We offer strategic advice and business development consulting to early stage firms.

As such we fit your model of “trusted adviser” to entrepreneurs. In my experience it’s very difficult to tell an entrepreneur “you are wrong” (and have them listen and change their actions) because they hear this from so many of the folks around them (“get a real job”, “your idea will never work”, “no one else does it that way”,…) that they are no longer sure who to trust. In some instances this is like waving a red flag in front of a bull: we meet entrepreneurs who are more interested in proving someone else wrong (typically from their last company) than in building a company.

We work with them to estimate the likely future impacts of present decisions and understand the likely consequences. I find that a simple plan or decision tree can do more to illuminate the situation for an entrepreneurial team than any amount of telling. It’s normally the question that gets them to think through likely consequences that is more likely to change behavior than statements like “you’re wrong” or “this is a mistake.” Although we still try the other approach from time to time to see if it has started to work.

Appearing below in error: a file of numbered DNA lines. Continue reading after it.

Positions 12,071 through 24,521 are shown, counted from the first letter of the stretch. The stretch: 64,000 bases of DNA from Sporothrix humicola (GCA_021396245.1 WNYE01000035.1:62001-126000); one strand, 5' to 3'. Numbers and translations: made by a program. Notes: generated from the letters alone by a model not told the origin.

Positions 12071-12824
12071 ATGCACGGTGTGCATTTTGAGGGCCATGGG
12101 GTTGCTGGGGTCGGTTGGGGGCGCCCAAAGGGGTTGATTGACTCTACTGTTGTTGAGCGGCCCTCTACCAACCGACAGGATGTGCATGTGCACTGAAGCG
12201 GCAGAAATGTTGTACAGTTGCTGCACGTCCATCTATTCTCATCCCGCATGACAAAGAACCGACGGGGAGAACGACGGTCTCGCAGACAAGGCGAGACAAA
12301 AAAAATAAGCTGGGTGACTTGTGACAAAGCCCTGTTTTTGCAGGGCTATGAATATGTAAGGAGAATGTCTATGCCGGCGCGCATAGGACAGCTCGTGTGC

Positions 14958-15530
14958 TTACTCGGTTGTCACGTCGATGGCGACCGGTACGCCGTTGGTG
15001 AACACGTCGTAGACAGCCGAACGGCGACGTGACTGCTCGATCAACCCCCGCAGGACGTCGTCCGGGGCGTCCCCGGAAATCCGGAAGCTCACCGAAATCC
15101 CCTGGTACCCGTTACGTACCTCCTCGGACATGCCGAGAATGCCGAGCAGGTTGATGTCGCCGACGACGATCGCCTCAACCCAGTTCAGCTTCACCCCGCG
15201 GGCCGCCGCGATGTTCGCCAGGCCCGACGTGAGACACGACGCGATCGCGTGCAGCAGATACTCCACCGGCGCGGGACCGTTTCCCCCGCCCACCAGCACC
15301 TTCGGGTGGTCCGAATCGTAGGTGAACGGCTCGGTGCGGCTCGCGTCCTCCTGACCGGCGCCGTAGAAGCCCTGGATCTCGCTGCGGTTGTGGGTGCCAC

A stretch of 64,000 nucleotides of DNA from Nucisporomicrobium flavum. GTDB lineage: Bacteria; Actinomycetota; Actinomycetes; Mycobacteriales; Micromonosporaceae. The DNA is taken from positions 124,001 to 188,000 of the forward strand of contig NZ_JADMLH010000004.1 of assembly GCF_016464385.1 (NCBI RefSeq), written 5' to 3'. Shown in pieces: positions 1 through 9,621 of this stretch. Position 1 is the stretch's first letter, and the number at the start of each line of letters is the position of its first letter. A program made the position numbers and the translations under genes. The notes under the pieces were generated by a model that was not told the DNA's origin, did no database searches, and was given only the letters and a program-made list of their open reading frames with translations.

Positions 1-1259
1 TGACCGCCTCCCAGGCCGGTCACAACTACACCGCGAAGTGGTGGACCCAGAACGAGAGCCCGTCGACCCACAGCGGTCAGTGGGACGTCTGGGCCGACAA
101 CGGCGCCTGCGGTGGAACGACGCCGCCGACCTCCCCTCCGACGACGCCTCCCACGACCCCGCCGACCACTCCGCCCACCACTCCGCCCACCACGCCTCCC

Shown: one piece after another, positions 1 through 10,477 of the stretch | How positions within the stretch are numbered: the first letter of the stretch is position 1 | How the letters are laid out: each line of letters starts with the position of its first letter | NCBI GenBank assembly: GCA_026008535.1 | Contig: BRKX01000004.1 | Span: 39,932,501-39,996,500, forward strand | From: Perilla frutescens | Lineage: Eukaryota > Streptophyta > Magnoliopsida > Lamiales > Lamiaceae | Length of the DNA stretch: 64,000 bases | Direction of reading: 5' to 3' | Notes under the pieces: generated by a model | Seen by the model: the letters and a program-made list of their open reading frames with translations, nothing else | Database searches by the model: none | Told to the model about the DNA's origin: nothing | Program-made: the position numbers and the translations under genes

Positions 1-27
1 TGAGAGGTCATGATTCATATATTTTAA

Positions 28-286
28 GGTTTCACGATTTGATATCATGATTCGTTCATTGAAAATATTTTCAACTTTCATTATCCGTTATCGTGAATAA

We also try and follow Russell Ackoff‘s “decision record” approach where we treat decisions as experiments and write down our hypotheses (“guesses” or “informed judgment” depending upon your perspective) about results in advance and then review them against measurable outcomes after enough time has passed.

True expertise means that you should be able to explain:

  • the symptoms you looked at,
  • symptoms you discarded as not germane,
  • the diagnosis you have reached,
  • the differential between the customer’s relevant symptoms and your diagnosis versus other potential diagnoses,
  • the prescription (advice) and how to apply it,
  • and a prognosis or range of likely outcomes.

In some sense it’s less about who’s right and more about developing a shared understanding and shared situational awareness. Trust is built over time through competence, commitment, and care. You have to find a model that let’s you work with a customer in a way that earns their trust.

I think you also have to distinguish between decisions that are values conflicts (e.g. we want you to misrepresent a product or service to the point where you are knowingly committing a fraud) and decisions that are less than optimal, or may not necessarily get good results but are not in conflict with your values.